Friday, May 14, 2021
HomeGamingNew Pokémon Snap review - a charming return to an odd idea

New Pokémon Snap review – a charming return to an odd idea

I’ve journeyed through the Founja Jungle so many times the location of the Pokémon have been embedded in my brain; I know where the Beautifly flutter, the Arbok slither and where the Quagsire wallow in the swamp. My current quest is to snap a picture of a Pikipek, the Pokémon equivalent of a woodpecker, drilling away at a tree. I position my camera carefully and, when I round the corner, take a flurry of photographs. Sadly, despite my preparation, I’m a second too late and Pikipek has already taken flight. This isn’t the last it’s seen of me though – I want that photograph for my Photodex and I’ll get it one way or another.

Pokémon photography fans have waited 22 years for New Pokémon Snap to arrive. Its predecessor, Pokémon Snap, was originally released on the Nintendo 64 and, with its conclusion involving throwing apples at Mew in space, helped start the tradition of Pokémon spin-offs being rather strange. Since its release, we’ve seen all kinds of Pokémon spin-off games, from investigating mysteries with Pikachu to watching television with Pikachu and even, for some reason, two PokéPark games, but none have captured the unusual, yet compelling, magic Pokémon Snap had. Especially the PokéPark games. The challenge facing New Pokémon Snap is whether it can recreate this sensation without becoming an imitation of the original game.

On the surface, New Pokémon Snap remains unchanged from the original; your goal is to take the best pictures possible across a variety of courses, from the Lental region’s nature park to tropical beaches. Each one is explored rail-shooter style and, despite sounding restrictive, it grants you the freedom to focus on taking pictures or uncovering secrets, such as alternative routes. Every location is filled with Pokémon roaming the land, skies or waters, making it near impossible to capture them all on camera in a single visit. It’s easy to miss a creature simply because you’re facing the wrong direction or need to line up your shot in preparation for their appearance. You’ll find yourself revisiting courses to investigate what’s occurring behind your pod or to capture the activities of a sole Pokémon.

Read more

I’ve journeyed through the Founja Jungle so many times the location of the Pokémon have been embedded in my brain; I know where the Beautifly flutter, the Arbok slither and where the Quagsire wallow in the swamp. My current quest is to snap a picture of a Pikipek, the Pokémon equivalent of a woodpecker, drilling away at a tree. I position my camera carefully and, when I round the corner, take a flurry of photographs. Sadly, despite my preparation, I’m a second too late and Pikipek has already taken flight. This isn’t the last it’s seen of me though – I want that photograph for my Photodex and I’ll get it one way or another.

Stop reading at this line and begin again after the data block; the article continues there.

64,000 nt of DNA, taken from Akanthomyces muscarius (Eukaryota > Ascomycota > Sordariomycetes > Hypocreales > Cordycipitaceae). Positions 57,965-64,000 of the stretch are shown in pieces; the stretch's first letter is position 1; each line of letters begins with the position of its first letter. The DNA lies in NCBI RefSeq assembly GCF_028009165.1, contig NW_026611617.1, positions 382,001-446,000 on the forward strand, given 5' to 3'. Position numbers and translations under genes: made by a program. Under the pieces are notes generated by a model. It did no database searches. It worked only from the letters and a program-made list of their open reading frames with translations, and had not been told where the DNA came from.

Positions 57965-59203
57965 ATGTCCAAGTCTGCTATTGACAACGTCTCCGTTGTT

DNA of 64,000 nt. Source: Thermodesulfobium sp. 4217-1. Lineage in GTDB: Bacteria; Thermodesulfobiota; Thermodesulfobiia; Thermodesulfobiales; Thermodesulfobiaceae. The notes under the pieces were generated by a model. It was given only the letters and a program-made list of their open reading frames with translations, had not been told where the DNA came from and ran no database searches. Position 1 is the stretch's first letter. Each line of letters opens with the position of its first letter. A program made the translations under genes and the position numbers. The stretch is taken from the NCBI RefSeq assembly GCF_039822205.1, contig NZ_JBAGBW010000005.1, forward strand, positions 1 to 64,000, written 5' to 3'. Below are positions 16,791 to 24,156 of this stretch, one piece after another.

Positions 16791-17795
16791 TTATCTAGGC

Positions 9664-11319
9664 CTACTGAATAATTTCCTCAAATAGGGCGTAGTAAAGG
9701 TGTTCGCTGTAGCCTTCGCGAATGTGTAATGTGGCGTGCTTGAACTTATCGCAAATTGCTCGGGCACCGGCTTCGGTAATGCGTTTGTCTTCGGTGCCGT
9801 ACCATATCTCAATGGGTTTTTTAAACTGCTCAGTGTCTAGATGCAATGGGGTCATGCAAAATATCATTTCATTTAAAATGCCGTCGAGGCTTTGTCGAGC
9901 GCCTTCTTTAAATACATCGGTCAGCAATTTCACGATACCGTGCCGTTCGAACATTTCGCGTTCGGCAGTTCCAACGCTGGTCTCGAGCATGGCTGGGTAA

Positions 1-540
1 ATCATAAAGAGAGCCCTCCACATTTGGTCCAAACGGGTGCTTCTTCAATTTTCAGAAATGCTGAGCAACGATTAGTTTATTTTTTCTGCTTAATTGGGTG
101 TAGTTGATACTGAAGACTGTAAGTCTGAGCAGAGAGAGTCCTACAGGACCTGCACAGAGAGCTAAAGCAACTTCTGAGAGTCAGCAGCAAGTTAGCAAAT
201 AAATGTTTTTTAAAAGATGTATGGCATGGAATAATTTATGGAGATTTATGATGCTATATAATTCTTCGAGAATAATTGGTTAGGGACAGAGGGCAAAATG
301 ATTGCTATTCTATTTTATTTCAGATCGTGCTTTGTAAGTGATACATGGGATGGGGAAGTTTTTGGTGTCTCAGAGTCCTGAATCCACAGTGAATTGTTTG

Pokémon photography fans have waited 22 years for New Pokémon Snap to arrive. Its predecessor, Pokémon Snap, was originally released on the Nintendo 64 and, with its conclusion involving throwing apples at Mew in space, helped start the tradition of Pokémon spin-offs being rather strange. Since its release, we’ve seen all kinds of Pokémon spin-off games, from investigating mysteries with Pikachu to watching television with Pikachu and even, for some reason, two PokéPark games, but none have captured the unusual, yet compelling, magic Pokémon Snap had. Especially the PokéPark games. The challenge facing New Pokémon Snap is whether it can recreate this sensation without becoming an imitation of the original game.

On the surface, New Pokémon Snap remains unchanged from the original; your goal is to take the best pictures possible across a variety of courses, from the Lental region’s nature park to tropical beaches. Each one is explored rail-shooter style and, despite sounding restrictive, it grants you the freedom to focus on taking pictures or uncovering secrets, such as alternative routes. Every location is filled with Pokémon roaming the land, skies or waters, making it near impossible to capture them all on camera in a single visit. It’s easy to miss a creature simply because you’re facing the wrong direction or need to line up your shot in preparation for their appearance. You’ll find yourself revisiting courses to investigate what’s occurring behind your pod or to capture the activities of a sole Pokémon.

Read more

LEAVE A REPLY

Please enter your comment!
Please enter your name here

- Advertisment -

Most Popular

Recent Comments